In this case, the write in start address of the output buffer 450 is always 0; and the read out start address of input buffer cannot be determined by the enlargement/reduction ratio only, but it depends on the size of the original. Consequently, in the image processing device of this type, the read out start address is determined by the designated enlargement/reduction ratio and the size of the original.

The following description will deal with the case, as shown in FIG. 46, wherein the size of the original 52 to be read is A4. As described above, when the condition is 16 dots/mm, the number of bits corresponding to the width of the A4 is:

210 mm×16 dots/mm=3360 bits

accordingly, if the maximum read out size of the original is B4, the read out start address with respect to the line memory of the input buffer is obtained by firstly comparing a read out start address corresponding to the width Y shown in FIG. 42 and a read out start address indicated in FIG. 32 which is determined to avoid the overflow of the image data due to enlargement processing, and by secondly selecting the larger value between the above both read out start addresses.

Therefore, the read out start address in the non-enlargement/reduction mode can be expressed in the following equation:

(4096-3360)/2=368 bits.

FIG. 48 shows each value of the write in start address of the output buffer 450, and the read out start address of the input buffer 400 in the arbitary enlargement/reduction mode, wherein the size of the original is A4.

Third, in the image processing device, as shown in FIG. 47, wherein the image reading is performed using the one side of the original as a reference, and the image recording is processed using the center line l of the recording paper as a reference line, the read out start address of the input buffer 400 and the write in start address of the output buffer 450 are to be determined as follows.

In the case of 4096>3360×enlargement/reduction ratio, the write in start address of the output buffer 450 is set; and in the reversed case, the read out start address of the input buffer 400 is set.

Accordingly, in the case of

4096<3360×enlargement/reduction ratio

the write in start address is:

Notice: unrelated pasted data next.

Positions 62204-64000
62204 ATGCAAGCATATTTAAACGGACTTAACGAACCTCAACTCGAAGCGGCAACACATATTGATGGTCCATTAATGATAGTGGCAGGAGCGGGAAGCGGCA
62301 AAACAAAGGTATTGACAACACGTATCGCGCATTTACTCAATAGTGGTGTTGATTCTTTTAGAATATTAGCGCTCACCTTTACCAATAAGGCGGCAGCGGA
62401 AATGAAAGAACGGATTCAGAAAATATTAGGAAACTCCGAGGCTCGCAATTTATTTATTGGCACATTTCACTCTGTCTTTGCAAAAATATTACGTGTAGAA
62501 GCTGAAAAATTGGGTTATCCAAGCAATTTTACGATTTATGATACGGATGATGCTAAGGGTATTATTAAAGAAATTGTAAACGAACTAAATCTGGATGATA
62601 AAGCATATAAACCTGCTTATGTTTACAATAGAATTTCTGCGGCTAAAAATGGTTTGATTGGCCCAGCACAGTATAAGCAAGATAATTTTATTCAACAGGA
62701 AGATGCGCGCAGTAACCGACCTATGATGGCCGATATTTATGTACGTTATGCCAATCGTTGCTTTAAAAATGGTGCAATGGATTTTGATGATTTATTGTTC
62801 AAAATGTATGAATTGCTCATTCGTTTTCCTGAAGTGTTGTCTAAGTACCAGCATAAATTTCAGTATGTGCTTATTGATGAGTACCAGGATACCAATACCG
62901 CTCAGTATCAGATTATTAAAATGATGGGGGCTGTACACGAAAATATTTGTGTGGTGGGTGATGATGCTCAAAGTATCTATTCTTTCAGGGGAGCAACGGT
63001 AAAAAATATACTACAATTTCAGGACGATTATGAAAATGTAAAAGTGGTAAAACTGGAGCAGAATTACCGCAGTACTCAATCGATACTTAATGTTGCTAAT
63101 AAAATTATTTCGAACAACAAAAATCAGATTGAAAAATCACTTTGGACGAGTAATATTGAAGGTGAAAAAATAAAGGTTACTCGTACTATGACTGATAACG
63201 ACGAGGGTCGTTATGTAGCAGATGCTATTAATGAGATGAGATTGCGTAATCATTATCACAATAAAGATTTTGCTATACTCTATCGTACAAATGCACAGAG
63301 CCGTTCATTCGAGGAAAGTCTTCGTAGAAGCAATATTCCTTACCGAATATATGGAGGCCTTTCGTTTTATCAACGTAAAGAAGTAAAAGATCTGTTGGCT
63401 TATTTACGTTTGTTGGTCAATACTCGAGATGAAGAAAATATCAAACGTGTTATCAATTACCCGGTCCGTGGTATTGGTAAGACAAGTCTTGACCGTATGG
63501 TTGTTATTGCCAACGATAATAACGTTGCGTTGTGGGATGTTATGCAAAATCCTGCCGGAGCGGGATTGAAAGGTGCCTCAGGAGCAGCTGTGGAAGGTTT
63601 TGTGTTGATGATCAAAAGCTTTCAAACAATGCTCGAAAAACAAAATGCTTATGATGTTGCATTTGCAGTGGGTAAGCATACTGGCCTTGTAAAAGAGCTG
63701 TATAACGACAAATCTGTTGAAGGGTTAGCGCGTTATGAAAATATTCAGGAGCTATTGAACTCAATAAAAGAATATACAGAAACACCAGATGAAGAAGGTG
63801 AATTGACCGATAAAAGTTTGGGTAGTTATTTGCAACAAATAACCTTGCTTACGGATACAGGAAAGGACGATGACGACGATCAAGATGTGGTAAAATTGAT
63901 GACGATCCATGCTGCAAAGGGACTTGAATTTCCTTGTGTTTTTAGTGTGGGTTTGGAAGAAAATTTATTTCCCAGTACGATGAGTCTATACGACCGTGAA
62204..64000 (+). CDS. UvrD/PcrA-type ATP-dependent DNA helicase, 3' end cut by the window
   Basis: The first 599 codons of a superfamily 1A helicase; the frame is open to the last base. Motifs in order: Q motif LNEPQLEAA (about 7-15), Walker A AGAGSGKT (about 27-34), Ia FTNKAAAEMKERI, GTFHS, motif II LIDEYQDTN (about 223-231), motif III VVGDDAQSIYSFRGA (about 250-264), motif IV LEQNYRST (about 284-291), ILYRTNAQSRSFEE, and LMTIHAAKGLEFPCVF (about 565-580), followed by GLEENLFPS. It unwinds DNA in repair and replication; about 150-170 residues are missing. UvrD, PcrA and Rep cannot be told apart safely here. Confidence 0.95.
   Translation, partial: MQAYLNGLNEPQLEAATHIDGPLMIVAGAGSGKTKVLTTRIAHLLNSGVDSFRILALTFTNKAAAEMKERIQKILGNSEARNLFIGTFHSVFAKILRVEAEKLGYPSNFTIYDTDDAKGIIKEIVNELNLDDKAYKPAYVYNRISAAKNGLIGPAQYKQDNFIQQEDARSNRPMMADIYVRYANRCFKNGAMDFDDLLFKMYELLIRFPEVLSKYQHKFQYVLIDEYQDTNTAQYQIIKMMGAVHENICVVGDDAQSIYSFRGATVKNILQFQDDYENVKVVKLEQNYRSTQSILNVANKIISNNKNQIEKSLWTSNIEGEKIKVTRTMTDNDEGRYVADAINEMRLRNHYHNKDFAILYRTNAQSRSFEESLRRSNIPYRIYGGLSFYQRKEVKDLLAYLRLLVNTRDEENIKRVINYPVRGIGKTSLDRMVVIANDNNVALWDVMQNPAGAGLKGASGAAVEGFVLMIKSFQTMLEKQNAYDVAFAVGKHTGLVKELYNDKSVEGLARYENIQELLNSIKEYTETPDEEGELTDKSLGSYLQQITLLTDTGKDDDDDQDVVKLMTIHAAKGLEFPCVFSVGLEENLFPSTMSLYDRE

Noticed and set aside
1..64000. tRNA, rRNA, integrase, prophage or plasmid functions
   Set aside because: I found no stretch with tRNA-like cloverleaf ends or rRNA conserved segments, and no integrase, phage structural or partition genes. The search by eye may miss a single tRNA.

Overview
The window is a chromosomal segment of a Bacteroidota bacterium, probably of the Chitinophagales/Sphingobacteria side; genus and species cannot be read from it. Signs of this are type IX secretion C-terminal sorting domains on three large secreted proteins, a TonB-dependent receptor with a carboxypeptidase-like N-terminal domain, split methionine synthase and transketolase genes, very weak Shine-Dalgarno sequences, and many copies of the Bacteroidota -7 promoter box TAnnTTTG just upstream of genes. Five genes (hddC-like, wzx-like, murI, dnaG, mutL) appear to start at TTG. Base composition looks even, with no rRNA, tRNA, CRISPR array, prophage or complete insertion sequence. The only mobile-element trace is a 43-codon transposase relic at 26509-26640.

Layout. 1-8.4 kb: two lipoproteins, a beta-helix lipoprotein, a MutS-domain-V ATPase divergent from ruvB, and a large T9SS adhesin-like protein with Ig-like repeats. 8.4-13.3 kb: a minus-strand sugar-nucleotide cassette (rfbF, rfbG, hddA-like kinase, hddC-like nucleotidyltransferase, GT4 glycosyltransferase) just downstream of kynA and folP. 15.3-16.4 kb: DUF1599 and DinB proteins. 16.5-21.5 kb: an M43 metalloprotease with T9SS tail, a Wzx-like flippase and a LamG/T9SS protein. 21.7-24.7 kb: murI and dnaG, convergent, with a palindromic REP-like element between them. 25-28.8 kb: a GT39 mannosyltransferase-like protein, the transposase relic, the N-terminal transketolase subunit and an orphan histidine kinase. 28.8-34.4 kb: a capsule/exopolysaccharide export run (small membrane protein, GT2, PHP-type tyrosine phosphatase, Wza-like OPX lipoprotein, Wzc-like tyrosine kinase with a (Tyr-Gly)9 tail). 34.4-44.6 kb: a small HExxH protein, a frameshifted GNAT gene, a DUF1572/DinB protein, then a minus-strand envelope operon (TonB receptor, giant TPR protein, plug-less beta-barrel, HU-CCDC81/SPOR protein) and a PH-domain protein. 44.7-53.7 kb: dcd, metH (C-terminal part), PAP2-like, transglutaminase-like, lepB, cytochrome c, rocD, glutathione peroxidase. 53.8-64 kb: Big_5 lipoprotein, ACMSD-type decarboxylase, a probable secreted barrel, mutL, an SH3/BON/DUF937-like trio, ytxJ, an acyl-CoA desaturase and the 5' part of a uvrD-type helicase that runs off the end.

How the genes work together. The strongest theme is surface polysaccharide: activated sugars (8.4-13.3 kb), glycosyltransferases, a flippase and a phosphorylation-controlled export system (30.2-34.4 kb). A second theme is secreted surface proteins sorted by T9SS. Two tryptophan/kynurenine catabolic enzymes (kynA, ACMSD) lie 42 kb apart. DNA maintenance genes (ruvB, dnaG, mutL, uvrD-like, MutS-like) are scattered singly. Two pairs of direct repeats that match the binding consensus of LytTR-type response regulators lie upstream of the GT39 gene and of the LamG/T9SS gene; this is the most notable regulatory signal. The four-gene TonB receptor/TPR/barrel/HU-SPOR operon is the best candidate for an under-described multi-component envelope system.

Write in start address

=(4096-3360×enlargement/reduction ratio) / 2.

In this case, the read out start address of the input buffer 400 is 0 address.

On the other hand, if

4096<3360×enlargement/reduction ratio,

then the read out start address

=(3360-4096/enlargement/reduction ratio) / 2.

In this case, the write in start address of the output buffer 450 is 0.

As a result, the read out start address of the input buffer 400 and the write in start address of the output buffer 450 in the specified range of enlargement/reduction ratios will have the values as shown in FIG. 49.

In this way, the read out start address or the write in start address, can be modified in accordance with the read out reference or the write in reference of the original.

Incidentally, in the above example, the preset data P1 in place of the read out start address of the input buffer and the preset data P0 in place of the write in start address of the output buffer can be applicable. As described above, according to the present invention, the read out start address to the line memory provided in the input buffer and the write in start address to the line memory provided in the output buffer can be controlled in accordance with the enlargement/reduction ratio, thus eventually providing the same effect which can be obtained when the enlargement/reduction is performed using the center line of the original as a reference line and also when the recording is performed using the center line of the recording paper as a reference line.